Middle EnglishEdit

Etymology 1Edit

NounEdit

dewe

  1. Alternative form of dew

Etymology 2Edit

VerbEdit

dewe

  1. Alternative form of dewyn

Etymology 3Edit

Borrowed from Old French deu (due), past participle of devoir (to owe), from Latin debere (to owe), from de (from) + habere (to have).

Alternative formsEdit

PronunciationEdit

AdjectiveEdit

dewe

  1. Fitting, correct, suitable; enough for some end:
    1. Expected or promoted by legislation or tradition.
    2. Required, obligated or necessary (especially as custom)
    3. Required or obligated to pay; owed or indebted.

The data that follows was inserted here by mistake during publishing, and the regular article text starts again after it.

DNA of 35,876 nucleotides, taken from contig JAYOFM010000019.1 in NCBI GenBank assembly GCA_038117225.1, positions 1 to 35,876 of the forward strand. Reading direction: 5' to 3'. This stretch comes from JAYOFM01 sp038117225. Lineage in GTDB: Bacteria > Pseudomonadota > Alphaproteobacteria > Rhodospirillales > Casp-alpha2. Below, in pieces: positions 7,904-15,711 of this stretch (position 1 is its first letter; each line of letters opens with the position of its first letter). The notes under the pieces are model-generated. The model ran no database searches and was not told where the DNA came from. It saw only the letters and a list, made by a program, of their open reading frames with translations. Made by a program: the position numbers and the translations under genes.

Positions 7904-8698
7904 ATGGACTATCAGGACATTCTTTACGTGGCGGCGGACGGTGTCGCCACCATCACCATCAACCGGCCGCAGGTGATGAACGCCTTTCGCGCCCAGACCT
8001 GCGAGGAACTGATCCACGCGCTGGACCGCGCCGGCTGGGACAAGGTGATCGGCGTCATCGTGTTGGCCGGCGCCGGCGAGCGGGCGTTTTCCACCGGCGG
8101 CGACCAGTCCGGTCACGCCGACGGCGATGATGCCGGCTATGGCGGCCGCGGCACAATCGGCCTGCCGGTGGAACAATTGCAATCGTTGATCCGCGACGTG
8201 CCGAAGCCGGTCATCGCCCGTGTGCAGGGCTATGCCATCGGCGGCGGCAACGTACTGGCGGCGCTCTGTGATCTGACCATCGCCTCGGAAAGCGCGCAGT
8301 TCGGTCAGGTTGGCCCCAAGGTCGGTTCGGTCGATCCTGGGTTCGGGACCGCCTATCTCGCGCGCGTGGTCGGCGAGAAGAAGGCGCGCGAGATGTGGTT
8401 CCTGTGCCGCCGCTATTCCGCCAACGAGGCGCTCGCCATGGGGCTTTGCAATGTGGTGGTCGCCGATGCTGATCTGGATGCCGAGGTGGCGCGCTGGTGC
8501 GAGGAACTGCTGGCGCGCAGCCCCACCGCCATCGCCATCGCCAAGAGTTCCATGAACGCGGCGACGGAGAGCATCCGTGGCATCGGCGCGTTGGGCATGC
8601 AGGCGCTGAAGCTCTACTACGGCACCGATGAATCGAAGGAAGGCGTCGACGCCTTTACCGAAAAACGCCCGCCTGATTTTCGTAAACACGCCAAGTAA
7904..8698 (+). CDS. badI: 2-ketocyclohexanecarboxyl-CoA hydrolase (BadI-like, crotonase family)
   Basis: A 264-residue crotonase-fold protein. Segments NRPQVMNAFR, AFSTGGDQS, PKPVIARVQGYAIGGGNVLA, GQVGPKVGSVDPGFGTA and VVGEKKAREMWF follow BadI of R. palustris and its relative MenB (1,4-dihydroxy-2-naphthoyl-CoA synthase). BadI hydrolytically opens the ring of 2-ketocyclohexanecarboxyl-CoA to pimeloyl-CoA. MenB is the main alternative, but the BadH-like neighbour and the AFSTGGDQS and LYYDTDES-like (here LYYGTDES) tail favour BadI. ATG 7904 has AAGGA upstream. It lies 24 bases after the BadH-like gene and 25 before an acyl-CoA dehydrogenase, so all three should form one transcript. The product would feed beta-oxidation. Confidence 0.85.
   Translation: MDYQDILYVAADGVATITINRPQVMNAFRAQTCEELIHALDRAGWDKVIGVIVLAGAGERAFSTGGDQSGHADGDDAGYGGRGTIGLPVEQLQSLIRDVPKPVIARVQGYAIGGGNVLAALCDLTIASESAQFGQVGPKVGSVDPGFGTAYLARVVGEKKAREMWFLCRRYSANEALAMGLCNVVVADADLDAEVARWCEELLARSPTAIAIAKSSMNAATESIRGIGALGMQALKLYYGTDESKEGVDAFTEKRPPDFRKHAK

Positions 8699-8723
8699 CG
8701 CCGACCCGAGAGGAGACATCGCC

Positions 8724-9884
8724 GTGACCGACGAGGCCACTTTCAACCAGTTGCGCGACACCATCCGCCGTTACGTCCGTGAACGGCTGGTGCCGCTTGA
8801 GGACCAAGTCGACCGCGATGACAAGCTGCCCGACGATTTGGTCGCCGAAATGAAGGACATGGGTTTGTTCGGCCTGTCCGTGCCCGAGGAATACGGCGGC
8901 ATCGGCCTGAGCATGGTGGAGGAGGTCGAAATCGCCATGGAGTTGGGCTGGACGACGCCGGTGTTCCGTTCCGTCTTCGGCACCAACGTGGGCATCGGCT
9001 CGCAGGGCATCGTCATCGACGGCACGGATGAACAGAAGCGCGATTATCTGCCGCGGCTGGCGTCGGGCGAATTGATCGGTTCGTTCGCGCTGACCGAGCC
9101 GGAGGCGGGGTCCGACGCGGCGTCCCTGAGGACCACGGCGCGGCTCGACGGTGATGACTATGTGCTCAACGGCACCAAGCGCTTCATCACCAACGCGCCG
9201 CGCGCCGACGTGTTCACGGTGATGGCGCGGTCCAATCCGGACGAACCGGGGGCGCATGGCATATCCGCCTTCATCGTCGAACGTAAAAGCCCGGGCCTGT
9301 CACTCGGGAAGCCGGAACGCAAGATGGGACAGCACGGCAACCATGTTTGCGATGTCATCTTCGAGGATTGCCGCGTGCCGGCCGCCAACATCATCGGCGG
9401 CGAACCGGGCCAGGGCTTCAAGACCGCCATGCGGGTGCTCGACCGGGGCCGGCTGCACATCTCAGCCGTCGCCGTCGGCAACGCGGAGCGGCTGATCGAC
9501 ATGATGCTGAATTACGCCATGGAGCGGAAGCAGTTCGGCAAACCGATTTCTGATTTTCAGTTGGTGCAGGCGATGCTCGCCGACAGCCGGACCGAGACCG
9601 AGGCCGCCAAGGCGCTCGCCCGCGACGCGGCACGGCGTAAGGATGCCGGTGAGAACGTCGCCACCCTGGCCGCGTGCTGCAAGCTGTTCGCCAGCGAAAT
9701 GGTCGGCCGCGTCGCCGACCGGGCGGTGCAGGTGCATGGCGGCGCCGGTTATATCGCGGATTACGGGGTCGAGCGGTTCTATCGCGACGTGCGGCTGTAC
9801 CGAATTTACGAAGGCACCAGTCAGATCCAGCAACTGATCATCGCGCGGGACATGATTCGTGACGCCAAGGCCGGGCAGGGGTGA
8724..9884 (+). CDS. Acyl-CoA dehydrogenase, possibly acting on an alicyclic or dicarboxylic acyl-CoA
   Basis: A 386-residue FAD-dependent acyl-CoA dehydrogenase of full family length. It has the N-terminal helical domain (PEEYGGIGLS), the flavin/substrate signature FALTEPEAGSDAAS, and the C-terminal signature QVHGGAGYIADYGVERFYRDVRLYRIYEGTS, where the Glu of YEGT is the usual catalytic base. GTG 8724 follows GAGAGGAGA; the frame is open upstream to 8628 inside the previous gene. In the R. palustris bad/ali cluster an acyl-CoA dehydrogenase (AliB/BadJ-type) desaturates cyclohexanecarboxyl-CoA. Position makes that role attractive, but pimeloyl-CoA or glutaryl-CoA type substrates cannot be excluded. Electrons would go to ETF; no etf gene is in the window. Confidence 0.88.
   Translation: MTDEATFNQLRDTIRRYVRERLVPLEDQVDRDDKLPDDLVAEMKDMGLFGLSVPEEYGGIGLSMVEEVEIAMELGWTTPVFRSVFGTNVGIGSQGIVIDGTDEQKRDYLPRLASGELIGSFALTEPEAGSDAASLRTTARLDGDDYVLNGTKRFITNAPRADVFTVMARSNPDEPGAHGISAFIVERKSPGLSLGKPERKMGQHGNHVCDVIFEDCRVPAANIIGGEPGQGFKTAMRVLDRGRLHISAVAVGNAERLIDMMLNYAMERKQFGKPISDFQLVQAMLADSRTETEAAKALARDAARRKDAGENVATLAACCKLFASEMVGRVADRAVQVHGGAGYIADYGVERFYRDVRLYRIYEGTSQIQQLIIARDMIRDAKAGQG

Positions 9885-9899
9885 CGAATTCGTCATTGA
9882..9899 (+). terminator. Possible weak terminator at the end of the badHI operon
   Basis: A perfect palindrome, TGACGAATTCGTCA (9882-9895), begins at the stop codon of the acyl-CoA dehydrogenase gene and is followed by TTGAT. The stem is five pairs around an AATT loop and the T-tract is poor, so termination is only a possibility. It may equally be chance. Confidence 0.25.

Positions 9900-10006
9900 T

4. Morally correct or justified; moral, ethical.
    5. Authentic, genuine, lawful; not fake.
    6. Worthy of (a given) penalty, acclamation, or reward.
  2. Predictable, unavoidable, unpreventable.
  3. Done with care; meticulously or cautiously done.
  4. Inherent, respective, appertaining to.
Derived termsEdit
DescendantsEdit
  • English: due
  • Scots: due
ReferencesEdit

NounEdit

dewe (plural dewes) (rare)

  1. Something which is fitting or appropriate for one's deeds.
  2. Something which is expected, customary or suitable.
  3. Something which one is obligated or duty-bound to do.
  4. A charge, levy, tax, payment, or due.
DescendantsEdit
ReferencesEdit

ZazakiEdit

Alternative formsEdit

NounEdit

dewe ?

  1. (zoology) camel